The Indian Pacific, Chapter 1 (MIA Member Fujimoto Koichiro)
Before landing in Sydney Australia, whilst still on board the plane, I heard that quarantine was strict, and that you had to make sure you filled in your declaration form correctly; I checked it so many times, I didn't have time to look out the window and enjoy the view before arriving. Exiting the plane as an inexperienced international traveler, I held my passport over a machine, and as I made my way towards the exit, and one of the officers checked my ticket. As I walked onwards to partitioned zones, not knowing where the screening would take place, another officer shouted at me “Go! Go!”. I hurried along, and all of a sudden, I was in Australia. “Where is the screening at?” was all I could wonder about following an all-too-disappointing immigration process. Standing there waiting for me was Dalin Hamilton, Miyakonojo's Coordinator of International Relations. He is, of course, completely fluent in Japanese. As I couldn't speak English myself, seeing him there put me at ease.
On this trip to Australia, one of my main objectives was to ride the Transcontinental railway known as the Indian Pacific. From Sydney on the east coast to Perth on the west, three days and four nights aboard the train. The following is an account of the first day and two nights as I boarded the train from Sydney to Adelaide.
The following day after arriving in Sydney, at 3PM, the train departed from Sydney Central Station. The diesel engine, in combination with the several passenger cars, was rated at a total of 1700 tonnes. Each passenger's room consisted of a double bunk bed, toilet and shower. There was also a restaurant car and lounge car further down the line.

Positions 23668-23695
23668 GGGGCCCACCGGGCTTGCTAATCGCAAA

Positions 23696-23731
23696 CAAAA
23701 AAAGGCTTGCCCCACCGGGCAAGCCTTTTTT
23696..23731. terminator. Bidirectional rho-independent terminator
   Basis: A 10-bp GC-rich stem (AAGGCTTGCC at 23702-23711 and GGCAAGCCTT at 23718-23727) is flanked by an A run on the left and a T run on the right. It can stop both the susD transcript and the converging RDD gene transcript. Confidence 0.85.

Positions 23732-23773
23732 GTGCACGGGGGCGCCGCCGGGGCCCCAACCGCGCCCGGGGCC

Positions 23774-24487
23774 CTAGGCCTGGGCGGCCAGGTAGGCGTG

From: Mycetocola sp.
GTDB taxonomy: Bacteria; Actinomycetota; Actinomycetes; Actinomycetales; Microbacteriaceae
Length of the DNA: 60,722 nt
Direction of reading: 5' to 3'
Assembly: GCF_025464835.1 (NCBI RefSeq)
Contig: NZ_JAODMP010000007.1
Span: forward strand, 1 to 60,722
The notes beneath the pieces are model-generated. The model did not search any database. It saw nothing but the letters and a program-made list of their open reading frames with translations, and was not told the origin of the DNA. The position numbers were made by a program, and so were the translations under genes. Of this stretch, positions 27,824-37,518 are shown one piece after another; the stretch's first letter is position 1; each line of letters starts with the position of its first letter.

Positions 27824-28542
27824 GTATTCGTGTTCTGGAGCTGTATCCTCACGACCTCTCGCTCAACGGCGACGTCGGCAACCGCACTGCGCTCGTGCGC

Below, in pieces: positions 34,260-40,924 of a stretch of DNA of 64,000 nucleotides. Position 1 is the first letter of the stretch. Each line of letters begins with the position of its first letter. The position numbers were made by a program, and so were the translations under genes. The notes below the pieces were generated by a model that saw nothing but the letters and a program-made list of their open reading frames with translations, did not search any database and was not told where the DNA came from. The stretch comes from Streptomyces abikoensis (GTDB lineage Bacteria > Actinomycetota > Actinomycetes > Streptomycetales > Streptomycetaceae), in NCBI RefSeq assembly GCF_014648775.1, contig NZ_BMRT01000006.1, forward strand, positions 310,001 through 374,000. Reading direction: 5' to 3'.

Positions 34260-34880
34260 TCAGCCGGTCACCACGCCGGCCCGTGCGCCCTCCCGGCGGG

The train slowly made its way through the center of Sydney, eventually proceeding out of the suburbs. As we made our way, however, most houses remained unseen, as they were obscured by a forest of trees. We would occasionally travel past buildings in which people might well be living, but the very next instant, we would be surrounded by a deep forest once more. Once I grew tired of the repeating scenery, I made my way to the lounge car, where other customers were already occupying the sofas and enjoying drinks. The majority of these patrons were older couples and friends; as the beer and wine here was all-you-can-drink, I decided to open a bottle of beer myself.
The scenery from the window remained the same for quite a time, unlike Japan where mountains and rivers and towns constantly pass in and out of view. As the sun gradually lowered towards the horizon, and the lights in our rooms came on, the outside scenery faded from view, and all one could behold in the windows was the reflection of the interior lamps. At this point, there was naught left to do but drink. The last thing left to enjoy for the day was the restaurant car where the evening meal was to be held. And so, until I was called to make my way there, I drank.
~ To Be Continued ~